Willis and Parker continue to be an appealingly believable couple, well, ‘believable’, and Malkovich Fassbenders his way thru proceedings. There is, however, a reason that scriptwriters Jon & Erich Hoeber’s previous work Battleship was instanced in the recent Slate article decrying the baneful effect of Blake Snyder’s scriptwriting book Save the Cat! becoming the literal playbook for all Hollywood blockbusters. You can see all 15 of Snyder’s story beats arriving at the appropriate moments here, including the inevitable and infuriating ‘apparent victory’ – whose ruthless application in The Avengers, Skyfall, Gangster Squad, et al is driving us all slowly crazy. But thankfully, unlike Battleship, there’s enough stupid fun here to counteract the formula. Especially as the ‘thematic statement’ from Marvin to Frank is so wonderfully dumb in concept and wording that its resolution can’t help but be a knowingly parodic moment.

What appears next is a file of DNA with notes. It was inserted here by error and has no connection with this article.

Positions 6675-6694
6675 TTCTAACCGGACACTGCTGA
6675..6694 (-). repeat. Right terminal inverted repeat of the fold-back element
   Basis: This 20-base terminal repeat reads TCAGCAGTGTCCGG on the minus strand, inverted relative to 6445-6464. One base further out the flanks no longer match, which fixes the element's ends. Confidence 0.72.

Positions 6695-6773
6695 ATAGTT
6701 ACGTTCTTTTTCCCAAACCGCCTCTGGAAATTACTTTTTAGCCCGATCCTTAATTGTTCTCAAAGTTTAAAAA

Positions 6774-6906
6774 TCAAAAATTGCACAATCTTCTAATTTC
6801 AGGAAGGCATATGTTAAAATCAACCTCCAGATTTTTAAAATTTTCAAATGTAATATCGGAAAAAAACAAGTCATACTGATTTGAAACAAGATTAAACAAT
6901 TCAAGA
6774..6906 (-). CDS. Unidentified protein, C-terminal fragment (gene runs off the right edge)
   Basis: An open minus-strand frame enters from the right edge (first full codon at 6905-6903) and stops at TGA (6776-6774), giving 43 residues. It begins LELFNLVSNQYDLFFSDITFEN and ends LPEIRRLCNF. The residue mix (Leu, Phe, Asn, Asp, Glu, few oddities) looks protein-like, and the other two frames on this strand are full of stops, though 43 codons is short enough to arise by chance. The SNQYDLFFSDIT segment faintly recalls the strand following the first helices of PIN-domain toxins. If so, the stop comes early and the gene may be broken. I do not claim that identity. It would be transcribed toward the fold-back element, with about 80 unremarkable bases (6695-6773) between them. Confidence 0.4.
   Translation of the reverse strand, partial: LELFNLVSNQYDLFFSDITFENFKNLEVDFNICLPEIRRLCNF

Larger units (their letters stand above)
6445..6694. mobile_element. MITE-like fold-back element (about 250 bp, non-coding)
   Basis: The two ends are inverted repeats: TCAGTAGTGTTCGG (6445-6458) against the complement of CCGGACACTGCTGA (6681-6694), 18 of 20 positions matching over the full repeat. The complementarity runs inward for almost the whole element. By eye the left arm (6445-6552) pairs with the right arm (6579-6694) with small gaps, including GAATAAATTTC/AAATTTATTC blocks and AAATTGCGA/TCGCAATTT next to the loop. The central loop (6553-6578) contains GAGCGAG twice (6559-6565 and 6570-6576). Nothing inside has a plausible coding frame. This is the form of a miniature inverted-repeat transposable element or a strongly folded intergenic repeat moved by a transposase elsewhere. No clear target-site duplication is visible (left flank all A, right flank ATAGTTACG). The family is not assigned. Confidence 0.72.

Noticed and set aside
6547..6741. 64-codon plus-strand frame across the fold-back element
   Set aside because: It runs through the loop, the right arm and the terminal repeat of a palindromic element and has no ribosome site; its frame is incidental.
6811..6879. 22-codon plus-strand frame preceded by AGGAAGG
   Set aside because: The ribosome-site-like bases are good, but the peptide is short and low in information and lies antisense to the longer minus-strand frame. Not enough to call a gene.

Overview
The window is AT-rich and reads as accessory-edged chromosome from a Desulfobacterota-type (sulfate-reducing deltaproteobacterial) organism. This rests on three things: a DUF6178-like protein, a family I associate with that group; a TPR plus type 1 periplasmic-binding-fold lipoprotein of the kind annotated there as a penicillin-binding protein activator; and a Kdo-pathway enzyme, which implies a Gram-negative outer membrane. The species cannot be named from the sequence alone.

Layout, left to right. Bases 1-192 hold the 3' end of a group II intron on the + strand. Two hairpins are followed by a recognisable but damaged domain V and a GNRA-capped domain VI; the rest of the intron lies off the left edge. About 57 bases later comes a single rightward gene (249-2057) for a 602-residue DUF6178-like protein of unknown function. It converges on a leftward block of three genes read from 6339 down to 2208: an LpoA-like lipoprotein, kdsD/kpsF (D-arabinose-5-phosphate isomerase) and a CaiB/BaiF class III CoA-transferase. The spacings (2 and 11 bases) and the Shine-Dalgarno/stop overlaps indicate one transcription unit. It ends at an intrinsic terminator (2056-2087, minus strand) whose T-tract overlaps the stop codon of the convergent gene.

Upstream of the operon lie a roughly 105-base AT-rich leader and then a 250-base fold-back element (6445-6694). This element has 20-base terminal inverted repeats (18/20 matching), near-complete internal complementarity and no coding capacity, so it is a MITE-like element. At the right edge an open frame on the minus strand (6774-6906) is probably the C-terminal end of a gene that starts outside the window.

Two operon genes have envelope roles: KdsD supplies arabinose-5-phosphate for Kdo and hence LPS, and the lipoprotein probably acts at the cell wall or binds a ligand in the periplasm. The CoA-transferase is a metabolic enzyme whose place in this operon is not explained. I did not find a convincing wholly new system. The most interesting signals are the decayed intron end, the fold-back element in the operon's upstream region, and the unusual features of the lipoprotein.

There’s life in the old dogs yet, and while this probably won’t run as long as the Fast & Furious franchise it deserves to match Ocean’s with a trilogy.

3/5

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February 14, 2013

A Good Day to Die Hard

Bruce Willis returns as NYPD’s finest terrorist/master-thief-killing  Detective John McClane, once again in the wrong place at the wrong time; this  time with his son.